Jerry Stott, London SW17

Dear WSC
Don’t sell the mighty Huddersfield Town short (WSC No 115)! Our unlucky defeat at Man City in November 1987 was 1-10, not 1-9. At the time we were being managed by Malcolm Macdonald, who popped into Leeds Road now and again when he wasn’t running a pub in Worthing or a sports agency in Newcastle-upon-Tyne. And the videprinter on Grandstand put the word ‘ten’ in brackets after city’s score... Andy Donkersley, Shifnal

Dear WSC
In last month’s Club Preview (WSC No 115), you asked supporters what would be the first thing they would do, given the chairmanship of their football club; to which Leeds United’s Don Watson expressed a desire to have Howard Wilkinson declared insane. Considering events at Elland Road of late, with the mega wealth accrued by some board members only minimally less mind-boggling than the manager’s contract – he will apparently be rewarded with well over a million pounds even if he quits – I beg to suggest that of the 38,000 or so Yorkshire folk who may seemingly qualify for a visit by the men in white coats, Howard Wilkinson can definitely be excluded.
Monica Hartland, Cobham

Dear WSC
Yet another season is upon us and we are faced with a new black and white strip, a new blue second and a red third kit. Do the FA really think us parents can afford to keep up with our kids demands to look like their favourite referees?
Michael Freeman, Colchester

Dear WSC
There I was enjoying the new Season preview (WSC No 115) getting all excited and anticipatory about what somebody was going to write about my brave boys, but I should have known better. If it’s Oxford, give the job to Ed ‘Mr Positive’ Horton. I am going to set the scene now and then I’m going to moan, okay.Picture this. The new season starts with the club buzzing: promoted; one or two new faces in the team; a new kit, not at all bad (especially if you leave the button undone); and 4,500 turn up to see us beat Le Tissier and the boys in a pre-season friendly (we’ve been through whole seasons without that many turning up for a game). So what does Ed think of our chances for the forthcoming season? He’s non committal. He makes a stab at irony with reference to being the chairman (by the way, we have a chairman who turns up to games, knows a bit about football and actually supports the team), and of course he realizes that none of our team are going to get in the England side. Come on Ed, who wants realism at a time like this? If I were Glenn Hoddle I’d have half the Oxford team in the squad.As for Ed’s opinion of Euro ’96. What you’d expect, I guess. I know it wasn’t perfect, but as my wife sat down with her crisps and lager (I made a stupid pledge not to drink until England lost) and watched the games with me and the kids started singing, “Football’s Coming Home”, instead of “Go Go Power Rangers”, I thought it was bloody great. Football is great, Oxford are great, I’m great and Ed Horton is a boring old git.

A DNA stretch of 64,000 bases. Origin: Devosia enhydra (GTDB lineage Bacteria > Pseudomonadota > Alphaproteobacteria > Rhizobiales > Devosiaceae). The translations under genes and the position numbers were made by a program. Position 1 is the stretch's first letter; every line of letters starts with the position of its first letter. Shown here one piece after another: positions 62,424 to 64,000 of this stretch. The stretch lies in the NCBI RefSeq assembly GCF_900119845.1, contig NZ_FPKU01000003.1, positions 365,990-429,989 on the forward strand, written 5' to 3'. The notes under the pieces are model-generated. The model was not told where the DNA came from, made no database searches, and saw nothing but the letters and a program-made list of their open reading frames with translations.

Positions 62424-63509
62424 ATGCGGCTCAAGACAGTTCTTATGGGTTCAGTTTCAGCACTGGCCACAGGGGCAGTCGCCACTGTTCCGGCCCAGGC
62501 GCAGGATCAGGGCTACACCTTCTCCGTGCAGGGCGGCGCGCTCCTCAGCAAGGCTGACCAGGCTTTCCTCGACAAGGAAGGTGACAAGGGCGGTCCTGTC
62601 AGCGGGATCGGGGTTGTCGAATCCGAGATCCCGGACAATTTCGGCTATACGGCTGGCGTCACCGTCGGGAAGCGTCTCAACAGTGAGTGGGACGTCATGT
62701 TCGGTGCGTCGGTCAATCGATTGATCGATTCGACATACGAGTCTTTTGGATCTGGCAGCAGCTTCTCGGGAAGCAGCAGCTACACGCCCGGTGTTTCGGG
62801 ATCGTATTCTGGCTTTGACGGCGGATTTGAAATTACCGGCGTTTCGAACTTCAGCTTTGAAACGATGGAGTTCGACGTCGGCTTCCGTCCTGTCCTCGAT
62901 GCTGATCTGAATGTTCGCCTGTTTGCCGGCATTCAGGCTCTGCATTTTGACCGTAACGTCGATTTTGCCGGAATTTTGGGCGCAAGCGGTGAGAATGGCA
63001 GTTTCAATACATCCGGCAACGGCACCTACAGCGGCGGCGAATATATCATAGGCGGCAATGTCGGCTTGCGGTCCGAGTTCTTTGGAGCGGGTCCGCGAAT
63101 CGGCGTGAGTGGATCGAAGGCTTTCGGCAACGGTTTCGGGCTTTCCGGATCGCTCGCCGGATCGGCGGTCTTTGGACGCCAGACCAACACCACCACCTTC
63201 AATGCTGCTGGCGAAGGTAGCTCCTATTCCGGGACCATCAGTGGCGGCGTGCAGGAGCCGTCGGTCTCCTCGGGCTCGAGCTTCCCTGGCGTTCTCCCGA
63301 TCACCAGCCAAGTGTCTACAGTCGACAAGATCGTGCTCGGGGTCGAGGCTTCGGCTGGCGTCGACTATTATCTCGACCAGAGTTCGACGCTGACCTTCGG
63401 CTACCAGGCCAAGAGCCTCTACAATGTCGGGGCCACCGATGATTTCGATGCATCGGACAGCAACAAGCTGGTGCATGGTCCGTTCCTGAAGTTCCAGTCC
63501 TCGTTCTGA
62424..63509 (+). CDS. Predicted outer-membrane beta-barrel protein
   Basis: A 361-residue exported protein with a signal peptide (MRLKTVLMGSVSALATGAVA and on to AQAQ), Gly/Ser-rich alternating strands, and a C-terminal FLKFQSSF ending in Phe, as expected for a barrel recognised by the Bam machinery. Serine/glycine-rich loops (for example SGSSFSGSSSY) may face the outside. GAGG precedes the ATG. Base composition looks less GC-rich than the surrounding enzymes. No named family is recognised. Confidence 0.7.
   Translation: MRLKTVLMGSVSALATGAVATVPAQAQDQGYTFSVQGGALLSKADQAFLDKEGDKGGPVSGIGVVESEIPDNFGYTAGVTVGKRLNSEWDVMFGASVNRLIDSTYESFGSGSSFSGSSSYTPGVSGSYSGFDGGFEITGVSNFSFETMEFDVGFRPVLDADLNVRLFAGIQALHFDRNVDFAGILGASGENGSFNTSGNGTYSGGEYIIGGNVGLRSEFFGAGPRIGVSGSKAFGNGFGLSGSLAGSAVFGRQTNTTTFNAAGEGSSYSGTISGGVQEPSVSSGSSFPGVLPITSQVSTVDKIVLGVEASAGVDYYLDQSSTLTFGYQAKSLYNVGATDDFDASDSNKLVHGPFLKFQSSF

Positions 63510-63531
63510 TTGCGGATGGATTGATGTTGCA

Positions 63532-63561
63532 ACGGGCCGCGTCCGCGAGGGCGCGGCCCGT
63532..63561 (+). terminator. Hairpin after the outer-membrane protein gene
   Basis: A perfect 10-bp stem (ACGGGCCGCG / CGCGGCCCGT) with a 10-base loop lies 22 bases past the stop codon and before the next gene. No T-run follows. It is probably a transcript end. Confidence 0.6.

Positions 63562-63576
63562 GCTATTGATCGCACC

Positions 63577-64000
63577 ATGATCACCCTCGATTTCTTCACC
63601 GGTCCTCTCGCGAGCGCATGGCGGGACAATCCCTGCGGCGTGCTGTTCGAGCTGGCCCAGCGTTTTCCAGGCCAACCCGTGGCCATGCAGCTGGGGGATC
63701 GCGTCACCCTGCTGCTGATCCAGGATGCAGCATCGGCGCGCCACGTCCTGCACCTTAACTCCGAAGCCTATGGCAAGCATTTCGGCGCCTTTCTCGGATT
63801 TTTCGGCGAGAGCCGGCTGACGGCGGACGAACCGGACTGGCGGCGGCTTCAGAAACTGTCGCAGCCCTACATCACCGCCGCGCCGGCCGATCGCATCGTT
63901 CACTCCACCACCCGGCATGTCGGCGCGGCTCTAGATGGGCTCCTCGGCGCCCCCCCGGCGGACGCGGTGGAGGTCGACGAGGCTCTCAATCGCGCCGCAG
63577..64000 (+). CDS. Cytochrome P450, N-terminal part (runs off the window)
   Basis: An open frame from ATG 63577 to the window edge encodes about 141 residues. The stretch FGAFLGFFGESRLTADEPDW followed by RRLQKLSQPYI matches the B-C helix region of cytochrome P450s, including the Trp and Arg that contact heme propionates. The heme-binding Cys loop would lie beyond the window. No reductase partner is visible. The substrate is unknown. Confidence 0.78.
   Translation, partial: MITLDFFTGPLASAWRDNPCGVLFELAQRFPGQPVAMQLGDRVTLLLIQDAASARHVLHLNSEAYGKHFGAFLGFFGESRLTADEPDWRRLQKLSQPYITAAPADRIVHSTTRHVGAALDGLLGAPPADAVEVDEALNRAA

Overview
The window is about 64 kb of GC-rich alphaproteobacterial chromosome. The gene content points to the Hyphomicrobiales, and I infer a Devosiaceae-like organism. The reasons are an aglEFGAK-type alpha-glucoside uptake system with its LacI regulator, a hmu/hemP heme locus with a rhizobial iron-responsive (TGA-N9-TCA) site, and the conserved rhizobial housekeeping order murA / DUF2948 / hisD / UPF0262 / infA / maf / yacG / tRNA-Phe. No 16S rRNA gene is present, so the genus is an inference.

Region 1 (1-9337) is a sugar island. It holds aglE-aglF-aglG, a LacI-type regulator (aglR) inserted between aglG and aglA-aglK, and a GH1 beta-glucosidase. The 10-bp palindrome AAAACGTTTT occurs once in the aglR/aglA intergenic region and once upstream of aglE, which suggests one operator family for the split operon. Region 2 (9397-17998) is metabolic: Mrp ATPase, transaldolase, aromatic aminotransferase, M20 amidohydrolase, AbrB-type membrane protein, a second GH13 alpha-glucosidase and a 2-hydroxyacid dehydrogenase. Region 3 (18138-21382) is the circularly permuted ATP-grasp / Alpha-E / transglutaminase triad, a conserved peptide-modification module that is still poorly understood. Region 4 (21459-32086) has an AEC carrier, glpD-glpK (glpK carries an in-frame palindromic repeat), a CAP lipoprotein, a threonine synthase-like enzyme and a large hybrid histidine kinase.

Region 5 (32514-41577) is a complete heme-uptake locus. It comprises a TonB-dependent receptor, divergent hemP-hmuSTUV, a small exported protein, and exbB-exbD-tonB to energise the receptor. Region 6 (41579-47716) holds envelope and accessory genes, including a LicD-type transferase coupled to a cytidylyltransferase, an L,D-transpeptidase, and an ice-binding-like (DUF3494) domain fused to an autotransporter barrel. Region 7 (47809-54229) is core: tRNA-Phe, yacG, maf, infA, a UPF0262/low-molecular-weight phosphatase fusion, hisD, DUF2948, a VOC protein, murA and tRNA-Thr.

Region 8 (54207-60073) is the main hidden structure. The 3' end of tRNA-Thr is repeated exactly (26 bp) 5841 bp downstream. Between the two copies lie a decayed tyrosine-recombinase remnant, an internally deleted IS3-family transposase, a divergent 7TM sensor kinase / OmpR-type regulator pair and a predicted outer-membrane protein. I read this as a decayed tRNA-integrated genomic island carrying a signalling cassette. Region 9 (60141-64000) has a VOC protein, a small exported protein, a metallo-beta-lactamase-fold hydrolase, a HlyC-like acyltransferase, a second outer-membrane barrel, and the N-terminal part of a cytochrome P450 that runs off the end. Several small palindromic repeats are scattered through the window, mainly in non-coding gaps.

Bob Pomfret, Oxford

Dear WSC
Further to the debate about Baddiel, Skinner and the New Lads, I think Graham Ennis hit the nail on the head with his observations on the subject in the pre-season preview in WSC No 115. Football fan culture is varied and complex, and it was deeply insulting to see it reduced to the collection of tired jokes about slapheads and fatties that formed the large part of every edition of Fantasy Football. Unfortunately, some of the programme’s detractors offered a stupid reason for disliking it – that it involved celebrity fans, many of whom were (gasp!) neither male nor working class. Now I don’t disagree that it was irritating to see people with clearly no more than a passing interest in football given an opportunity to air their views, but surely the crux of the problem was the sheer mediocrity of the show. If the hapless presenters (one, admittedly, a lot worse than the other) had been able to go some way towards reproducing the irony and surreal inventiveness that are characteristic of football fans, then the show wouldn’t have come in for such a panning.